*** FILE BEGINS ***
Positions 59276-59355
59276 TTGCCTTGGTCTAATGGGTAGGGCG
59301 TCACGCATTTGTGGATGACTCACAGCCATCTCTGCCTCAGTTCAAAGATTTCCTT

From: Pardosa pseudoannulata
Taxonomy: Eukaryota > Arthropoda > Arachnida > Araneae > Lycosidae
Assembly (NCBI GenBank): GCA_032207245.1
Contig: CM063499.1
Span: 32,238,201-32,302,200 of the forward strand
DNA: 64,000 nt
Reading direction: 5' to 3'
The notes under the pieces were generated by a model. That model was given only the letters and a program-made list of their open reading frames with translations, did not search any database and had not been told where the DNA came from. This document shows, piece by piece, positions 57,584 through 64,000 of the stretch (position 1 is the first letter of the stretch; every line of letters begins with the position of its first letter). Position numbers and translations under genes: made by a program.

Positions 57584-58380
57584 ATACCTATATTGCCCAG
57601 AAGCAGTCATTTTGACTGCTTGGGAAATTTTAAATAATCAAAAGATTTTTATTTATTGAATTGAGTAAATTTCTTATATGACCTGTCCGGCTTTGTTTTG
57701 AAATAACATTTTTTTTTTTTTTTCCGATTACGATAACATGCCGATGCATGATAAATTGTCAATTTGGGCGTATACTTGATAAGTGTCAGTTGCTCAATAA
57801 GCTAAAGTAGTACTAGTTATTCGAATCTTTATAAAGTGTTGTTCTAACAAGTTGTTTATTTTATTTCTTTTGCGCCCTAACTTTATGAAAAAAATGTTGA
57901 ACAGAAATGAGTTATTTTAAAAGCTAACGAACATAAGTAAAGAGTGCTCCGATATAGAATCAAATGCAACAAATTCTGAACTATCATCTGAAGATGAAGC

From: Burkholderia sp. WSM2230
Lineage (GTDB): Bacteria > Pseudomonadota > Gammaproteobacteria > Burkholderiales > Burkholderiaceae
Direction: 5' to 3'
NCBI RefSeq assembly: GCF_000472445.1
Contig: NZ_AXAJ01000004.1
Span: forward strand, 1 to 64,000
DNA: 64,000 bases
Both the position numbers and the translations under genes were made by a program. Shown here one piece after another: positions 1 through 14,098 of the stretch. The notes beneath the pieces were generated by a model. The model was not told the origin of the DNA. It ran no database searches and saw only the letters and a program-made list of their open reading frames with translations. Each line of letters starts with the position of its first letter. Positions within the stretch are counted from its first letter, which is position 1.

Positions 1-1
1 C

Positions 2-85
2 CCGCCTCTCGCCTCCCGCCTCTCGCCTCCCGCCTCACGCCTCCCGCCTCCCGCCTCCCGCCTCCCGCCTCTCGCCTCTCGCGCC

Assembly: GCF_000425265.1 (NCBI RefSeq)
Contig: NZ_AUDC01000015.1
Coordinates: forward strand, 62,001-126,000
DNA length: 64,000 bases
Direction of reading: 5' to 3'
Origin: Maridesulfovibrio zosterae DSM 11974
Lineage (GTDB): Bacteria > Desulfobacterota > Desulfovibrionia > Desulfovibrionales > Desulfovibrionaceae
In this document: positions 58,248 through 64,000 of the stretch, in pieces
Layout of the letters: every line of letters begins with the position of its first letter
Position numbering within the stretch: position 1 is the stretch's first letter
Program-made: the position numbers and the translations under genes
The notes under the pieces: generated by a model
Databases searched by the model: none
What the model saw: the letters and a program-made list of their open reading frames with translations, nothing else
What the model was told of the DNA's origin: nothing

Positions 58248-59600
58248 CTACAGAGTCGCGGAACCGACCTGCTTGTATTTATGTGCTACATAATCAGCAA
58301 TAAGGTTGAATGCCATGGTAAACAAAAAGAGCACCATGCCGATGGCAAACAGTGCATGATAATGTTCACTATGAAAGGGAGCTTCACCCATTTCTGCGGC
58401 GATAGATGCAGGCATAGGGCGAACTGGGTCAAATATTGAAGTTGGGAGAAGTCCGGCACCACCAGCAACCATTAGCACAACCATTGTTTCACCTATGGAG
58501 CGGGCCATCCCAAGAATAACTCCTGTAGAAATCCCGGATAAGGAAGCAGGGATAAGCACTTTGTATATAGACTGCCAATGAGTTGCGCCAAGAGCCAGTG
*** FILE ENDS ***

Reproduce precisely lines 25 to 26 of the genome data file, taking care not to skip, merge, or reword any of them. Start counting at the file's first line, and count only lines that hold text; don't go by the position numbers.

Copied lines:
Both the position numbers and the translations under genes were made by a program. Shown here one piece after another: positions 1 through 14,098 of the stretch. The notes beneath the pieces were generated by a model. The model was not told the origin of the DNA. It ran no database searches and saw only the letters and a program-made list of their open reading frames with translations. Each line of letters starts with the position of its first letter. Positions within the stretch are counted from its first letter, which is position 1.

Positions 1-1